According to this Omer is 2.5 liters or more. This is too much bread per person as specified in Shemot 16:16? How do traditional sources justify the value of Omer? Shemot 16:4,8,12,15 e.t.c calls it bread for food and bread from heavens so it have to be comparable to wheat or barley.


2 Answers 2


Actually, that's not that far off -- about a factor of two.

Archaeologists tell us that an ancient Israelite ate about 330-440 pounds of wheat and barley per year. Since the Israelites in Sh'mot were active all day (nobody's sedentary in a moving camp), let's assume the upper end of that -- it might have even been somewhat higher.

2.5 liters of barley is about 3.3 pounds and 2.5 liters of wheat is about 4 pounds (source, plus math). This then has to be ground for flour, porridge, and other uses, during which process there is some loss.

The torah talks about "bread" (actually לֶחֶם) but it doesn't mean they went out and picked loaves of fresh-baked bread; the man provided ingredients. Further, given the miraculous nature of the man in the first place, I don't think we need to assume that it consisted only of grain for bread. I know you're not interested in rabbinic interpretations, but there is one that says the man took on whatever flavor the eater desired. This could be true of form too.

So, bottom line, if they started with about 3.5 pounds of grain-equivalent per person and turned it into food, that's not too far out of line for the Israelites in the wilderness.

  • 3
    @AleksandrSigalov not true. Lekhem is also used as a broader term. Lev 21:6,8,17, and 21 all are not meaning bread literally. And manna was God's bread! How can you make any reasonable statements about something miraculous. Maybe it looked like bread, sure, but who says that it was bread in any other sense of the word?
    – Baby Seal
    Feb 1, 2016 at 20:57
  • @AleksandrSigalov Its like you living in Australia and saying its hot from December through March, and me saying that makes no sense because in North America its cold from December to March. The context is completely different.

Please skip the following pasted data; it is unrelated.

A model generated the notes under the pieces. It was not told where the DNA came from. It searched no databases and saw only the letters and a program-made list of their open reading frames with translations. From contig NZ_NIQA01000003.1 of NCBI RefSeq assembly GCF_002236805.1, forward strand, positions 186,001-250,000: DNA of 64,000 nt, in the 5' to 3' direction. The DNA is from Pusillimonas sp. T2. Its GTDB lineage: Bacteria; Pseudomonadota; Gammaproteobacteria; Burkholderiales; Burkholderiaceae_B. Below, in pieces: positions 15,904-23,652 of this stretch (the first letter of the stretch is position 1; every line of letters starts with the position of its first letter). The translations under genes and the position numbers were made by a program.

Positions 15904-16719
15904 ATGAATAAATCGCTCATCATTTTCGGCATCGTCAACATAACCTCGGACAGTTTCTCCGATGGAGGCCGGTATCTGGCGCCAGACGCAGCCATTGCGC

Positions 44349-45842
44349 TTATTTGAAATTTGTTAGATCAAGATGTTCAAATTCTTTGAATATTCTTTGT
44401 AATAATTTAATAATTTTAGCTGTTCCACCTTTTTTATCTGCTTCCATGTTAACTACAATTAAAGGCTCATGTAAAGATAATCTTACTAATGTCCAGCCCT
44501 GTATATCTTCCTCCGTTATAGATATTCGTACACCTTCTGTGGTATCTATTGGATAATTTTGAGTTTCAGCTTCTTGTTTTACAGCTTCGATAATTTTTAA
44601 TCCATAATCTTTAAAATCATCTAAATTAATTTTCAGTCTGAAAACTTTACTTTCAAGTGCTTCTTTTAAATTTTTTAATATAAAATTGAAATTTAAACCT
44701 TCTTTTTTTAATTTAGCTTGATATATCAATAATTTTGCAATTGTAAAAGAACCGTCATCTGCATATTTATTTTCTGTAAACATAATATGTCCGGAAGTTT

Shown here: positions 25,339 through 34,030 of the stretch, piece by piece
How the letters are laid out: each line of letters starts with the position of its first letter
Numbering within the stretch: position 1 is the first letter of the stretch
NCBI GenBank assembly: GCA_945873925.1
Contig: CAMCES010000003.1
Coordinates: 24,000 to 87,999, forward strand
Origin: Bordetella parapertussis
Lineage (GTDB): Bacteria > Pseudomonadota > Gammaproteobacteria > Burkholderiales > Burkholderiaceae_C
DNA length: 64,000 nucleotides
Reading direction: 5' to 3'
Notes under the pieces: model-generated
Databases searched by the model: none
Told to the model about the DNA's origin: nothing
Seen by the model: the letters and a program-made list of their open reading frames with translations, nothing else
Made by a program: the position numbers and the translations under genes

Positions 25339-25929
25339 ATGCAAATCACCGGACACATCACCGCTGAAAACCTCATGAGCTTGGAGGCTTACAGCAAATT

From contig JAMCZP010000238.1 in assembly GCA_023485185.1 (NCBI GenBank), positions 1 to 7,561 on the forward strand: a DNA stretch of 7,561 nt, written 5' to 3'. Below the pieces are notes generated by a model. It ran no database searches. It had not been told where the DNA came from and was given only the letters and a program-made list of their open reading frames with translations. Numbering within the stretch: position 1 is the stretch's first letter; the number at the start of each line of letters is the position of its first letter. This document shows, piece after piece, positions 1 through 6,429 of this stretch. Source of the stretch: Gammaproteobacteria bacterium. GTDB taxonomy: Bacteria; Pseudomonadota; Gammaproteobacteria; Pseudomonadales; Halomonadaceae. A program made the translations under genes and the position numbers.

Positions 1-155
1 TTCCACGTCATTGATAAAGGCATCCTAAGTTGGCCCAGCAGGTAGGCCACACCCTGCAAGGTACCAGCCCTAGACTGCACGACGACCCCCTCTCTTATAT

– Baby Seal
    Feb 1, 2016 at 22:10
  • @AleksandrSigalov Manna could have been tree sap. It could have been honeydew. en.wikipedia.org/wiki/Manna#Identification
    – Baby Seal
    Feb 1, 2016 at 22:11
  • I don't have the source, but there is a Gemara that describes two downsides to the man, one of which is that it only tasted like whatever they wanted, but that they couldn't see whatever they were tasting. So if I wanted it to taste like pizza it still looked like beignets.
    – DonielF
    Jun 14, 2017 at 4:05

I think some of the sources show a larger omer than what could be possible, too. I posted this link on another thread, but my husband and I did an extensive study in 2015 to determine what size the omer would need to be to fit all the constraints listed in the Bible, and a few more in Josephus' writings. We considered a simulated mannah, adding oil and honey to basic grains, and getting an estimated caloric value. Then, by using the "average" calories needed for men and women, we "back-calculated" what size the omer would need to be.

We repeated this process for all the other constraints, such as: recipes between the hin and omer to make the unleavened bread for the grain offerings, dedication offering for Aaron and his sons, and the firstfruit offering of yeast bread. Also, using the size of barley grains, and the average size of fingers for the estimate of the etzba, the size of the showbread listed by Josephus, and the measurements of the table of showbread, a daily ration of water, plus more. The final result is that an omer was somewhere between 3-4 C, with an average of 3.4 C. This is roughly equivalent to the amount that comfortably fits into a quart canning jar, and not up to the very top.

Please see our paper describing all the experiments and results here: http://readyanswers.org/PathfinderBibleExperience/Exodus/ConstraintsHinOmerEphah.pdf

The paper also discusses the hin and the ephah.

  • Very cool! Thank you for sharing your research. (Am I misunderstanding a statement in the abstract there? You say the range for the omer is 3.2C to 2.8C and then say the average is 3.4C. Is 2.8C a typo?) Jun 14, 2017 at 14:01
  • Thanks, Monica. I realize that is confusing. With all the different constraints (caloric value, minimum water ration, size of the showbread, etc), we listed ranges that each could have, in low, medium, and high possibilities. In the abstract, then, to make the tightest range for the omer, we listed the highest of the low values (3.2 C), and the lowest of the high values (2.8 C), and reported the average of the middle range (3.4 C). It is just a strange consequence of the values that the low and high values are swapped, and the middle is not in the range. Aug 12, 2017 at 0:07
  • @Shelley-Houser, since you all have studied the word omer extensively, can you tell why, even Jewish translators, have translated the Hebrew word "omer" with the English word "sheaf", which would be misleading, isn't it, when "omer" means a "measure" (that is, as in your research, a measure equivalent to 3.4 US Cups)?
    – ninamag
    May 18, 2020 at 13:10

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